By now the players on both sides, in each state, all know one another. They issue reports. They recite dueling statistics. But the debate, wherever it happens to flare up in a given year, is essentially a philosophical one. While recycling advocates rail against society’s wastefulness as a solemn problem, so much of that society relies on the freedom to throw things out as a solution to problems. As naïve as it looks, the bottle bill forces the very contemporary environmental question of whether those who sell a product, not to mention those who use it, should be accountable for its mess — and just how accountable, and at what cost. By Day 3 in Salem, one dumbstruck grocer, pressed after his testimony, finally blurted out: “Are we responsible for all the containers and all the garbage we sell?” He meant it as a rhetorical question. But it’s precisely the question that, for 36 years, everyone has been getting together to hash out.
The People’s Lobby Against Nonreturnables
Opponents often denigrate the bottle bill as an old antilitter law, ill equipped to do the 21st-century job of recycling. But the ethos behind it was more forward-thinking than is commonly remembered.
Richard Chambers sold plywood production equipment. Before dying of cancer in 1974, he climbed every peak in Oregon and to the highest point in every state. On a Sunday morning in 1968, returning from a walk on the beach near his house in Pacific City, Chambers saw an article in the newspaper that his teenage daughter was reading over breakfast. It described a proposed deposit system in British Columbia. “And he says: ‘That’s it. That’s the answer,’ ” his daughter, Vicki Berger, told me recently. Immediately, Chambers called a state representative, a young black-sheep Republican named Paul Hanneman. The call woke up Hanneman. Soon the two men were standing near the town’s only intersection, grimacing at the mess of broken glass Chambers spotted there on his walk: a typical Saturday night’s detritus.
The beverage industry was changing, as were its consumers’ expectations. For decades, producing glass bottles was so costly that bottlers operated their own deposit systems to ensure they got them back. Beer usually came in glass “stubbies,” each with a deposit of a few cents. A stubby could be returned to any local bottler, regardless of its brand. There it was sterilized, scrubbed clean of its label and refilled. A single container could be repurposed as many as 30 times. But by the ’60s, aluminum cans were ubiquitous, and glass bottles were shedding their deposits. The convenience of these new “one way,” or disposable, containers was marketed enthusiastically. By 1970, nearly 40 percent of America’s packaged soda and 75 percent of its packaged beer came in one-ways.
“We could see the returnables disappearing,” Paul Hanneman, now 70 and retired, told me in the house near Pacific City where he has lived since childhood. The morning I visited, he had unearthed 300 copies of letters Chambers sent, often while overseas for business, to strum up support for the bottle bill. Chambers collected hotel stationery, hoping letterhead from Zaire would make his cause look important.
Hanneman first introduced the bottle bill in 1969. The idea — to put an artificial value on what everyone increasingly saw as worthless — was swiftly crushed. “The industry people came down on us like crazy,” he said. As convenient as one-ways were for consumers, they also alleviated great hassle and expense for grocers and bottlers. Those businesses themselves were becoming one-way, less hobbled by having to take back empties. Many bottle-washing lines, where containers were sterilized, were already dismantled. Hanneman was accused of trying to turn back the clock, ordering major corporations to jump through so many impracticable hoops in his one, inconsequential state that ultimately the whole industry might collapse. Businesses and unions, normally enemies, sat together on the same side of the hearing room. On the other side, Hanneman told me, “you’ve got Rich Chambers sitting all by himself”: a 6-foot-4, 275-pound man, needlepointing assiduously to calm his nerves. “He’d get so wound up. He’d say, ‘If we don’t reverse the trend now, nonreturnables, especially cans, are going to be so numerous we’ll never beat these people.’ ”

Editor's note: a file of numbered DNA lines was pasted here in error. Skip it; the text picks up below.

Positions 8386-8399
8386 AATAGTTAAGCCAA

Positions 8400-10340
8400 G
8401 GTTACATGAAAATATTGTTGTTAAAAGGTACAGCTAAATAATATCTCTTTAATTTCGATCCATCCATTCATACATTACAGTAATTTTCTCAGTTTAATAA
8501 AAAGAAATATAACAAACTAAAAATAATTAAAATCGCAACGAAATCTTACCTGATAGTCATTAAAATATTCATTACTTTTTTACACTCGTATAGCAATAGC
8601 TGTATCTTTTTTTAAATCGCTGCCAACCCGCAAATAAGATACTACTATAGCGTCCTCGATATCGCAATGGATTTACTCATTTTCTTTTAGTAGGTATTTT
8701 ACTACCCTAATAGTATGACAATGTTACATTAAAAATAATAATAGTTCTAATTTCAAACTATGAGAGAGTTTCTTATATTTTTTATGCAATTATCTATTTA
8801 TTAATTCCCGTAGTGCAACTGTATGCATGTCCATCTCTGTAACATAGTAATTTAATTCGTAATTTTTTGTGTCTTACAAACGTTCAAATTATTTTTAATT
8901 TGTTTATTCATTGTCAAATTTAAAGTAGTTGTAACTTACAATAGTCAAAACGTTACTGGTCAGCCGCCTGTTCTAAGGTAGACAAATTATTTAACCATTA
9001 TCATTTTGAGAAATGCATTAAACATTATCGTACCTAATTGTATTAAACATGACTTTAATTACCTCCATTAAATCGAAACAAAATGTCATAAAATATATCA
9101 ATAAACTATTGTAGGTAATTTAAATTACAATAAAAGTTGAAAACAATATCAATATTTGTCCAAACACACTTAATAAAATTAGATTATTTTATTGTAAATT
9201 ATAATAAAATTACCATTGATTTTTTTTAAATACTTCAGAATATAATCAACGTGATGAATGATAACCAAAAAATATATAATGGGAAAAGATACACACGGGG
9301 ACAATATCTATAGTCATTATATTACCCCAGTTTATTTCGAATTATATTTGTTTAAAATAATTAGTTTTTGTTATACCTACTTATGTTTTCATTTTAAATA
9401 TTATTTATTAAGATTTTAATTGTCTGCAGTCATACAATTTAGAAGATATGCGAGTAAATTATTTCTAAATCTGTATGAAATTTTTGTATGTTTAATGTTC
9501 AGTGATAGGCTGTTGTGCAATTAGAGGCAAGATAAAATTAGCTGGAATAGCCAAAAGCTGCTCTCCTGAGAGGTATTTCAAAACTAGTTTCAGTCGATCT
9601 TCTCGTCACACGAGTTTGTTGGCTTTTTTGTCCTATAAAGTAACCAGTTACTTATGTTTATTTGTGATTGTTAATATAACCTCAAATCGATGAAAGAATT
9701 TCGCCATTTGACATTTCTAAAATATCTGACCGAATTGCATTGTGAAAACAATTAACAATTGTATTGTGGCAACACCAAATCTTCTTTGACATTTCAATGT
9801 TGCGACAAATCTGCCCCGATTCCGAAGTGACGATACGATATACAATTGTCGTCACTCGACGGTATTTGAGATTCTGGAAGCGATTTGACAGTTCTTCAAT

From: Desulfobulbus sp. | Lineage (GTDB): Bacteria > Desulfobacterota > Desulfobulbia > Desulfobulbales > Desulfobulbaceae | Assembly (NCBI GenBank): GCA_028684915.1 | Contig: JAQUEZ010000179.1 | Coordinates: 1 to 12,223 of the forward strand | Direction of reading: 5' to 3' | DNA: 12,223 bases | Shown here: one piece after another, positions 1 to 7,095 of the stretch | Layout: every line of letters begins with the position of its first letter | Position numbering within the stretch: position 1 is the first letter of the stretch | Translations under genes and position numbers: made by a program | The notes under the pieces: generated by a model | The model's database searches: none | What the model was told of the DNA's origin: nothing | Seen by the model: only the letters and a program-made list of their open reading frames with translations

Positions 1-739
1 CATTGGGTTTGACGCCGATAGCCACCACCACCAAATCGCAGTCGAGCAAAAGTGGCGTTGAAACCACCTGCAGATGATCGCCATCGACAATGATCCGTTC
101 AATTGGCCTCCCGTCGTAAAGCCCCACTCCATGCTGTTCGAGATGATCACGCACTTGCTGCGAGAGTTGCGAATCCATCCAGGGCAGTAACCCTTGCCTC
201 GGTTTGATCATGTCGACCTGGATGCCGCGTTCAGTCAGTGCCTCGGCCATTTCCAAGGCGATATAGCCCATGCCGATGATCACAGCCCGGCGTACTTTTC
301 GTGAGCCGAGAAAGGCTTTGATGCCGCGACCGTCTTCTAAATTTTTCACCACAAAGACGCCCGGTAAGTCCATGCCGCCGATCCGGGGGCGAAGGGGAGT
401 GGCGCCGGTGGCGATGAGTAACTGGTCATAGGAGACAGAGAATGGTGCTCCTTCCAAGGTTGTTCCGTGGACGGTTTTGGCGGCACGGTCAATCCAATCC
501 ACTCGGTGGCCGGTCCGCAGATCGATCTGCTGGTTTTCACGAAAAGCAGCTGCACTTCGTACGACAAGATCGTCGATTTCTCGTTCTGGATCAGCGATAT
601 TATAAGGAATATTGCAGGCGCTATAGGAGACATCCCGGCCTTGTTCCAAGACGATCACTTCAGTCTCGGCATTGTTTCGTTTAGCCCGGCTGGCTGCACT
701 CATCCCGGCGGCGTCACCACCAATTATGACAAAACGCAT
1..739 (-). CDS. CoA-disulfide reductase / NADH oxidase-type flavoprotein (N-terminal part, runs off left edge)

In 1971, when Hanneman and Chambers reintroduced the bill, modern environmentalism was just forming in the unfocused afterglow of the first Earth Day a year earlier. It was a moment when discussing humankind’s negligent stewardship of the planet and simply picking pieces of litter off its surface were both seen as deeply ecological acts. As an outdoorsman, Chambers loathed litter as a blight on the landscape. But he was also fearful of the broader wastefulness it signaled. He kept compulsive files on the resources needed to manufacture aluminum cans. An ad-hoc group called PLAN, the People’s Lobby Against Nonreturnables, studied the energy that a deposit program could conserve.
“My father understood fully about resource management,” Berger says, but “he was a salesman first.” Only by trumpeting the bottle bill as an antilitter measure could Chambers and Hanneman find the support they needed. Fighting litter was straightforward; it felt good. Gov. Tom McCall championed the bill exhaustively, telling the press he would “put a price on the head” of every bottle and can. This time, an unlikely coalition staggered in on Chambers’s side of the hearing room. “You had some younger people with longer hair sitting right next to a guy in big overalls from the Linn County Farm Bureau,” Hanneman said. “They were from all around the state — some urban, some rural. They hadn’t been to the Capitol before and really didn’t know what to do. All they knew was that they ought to go there.”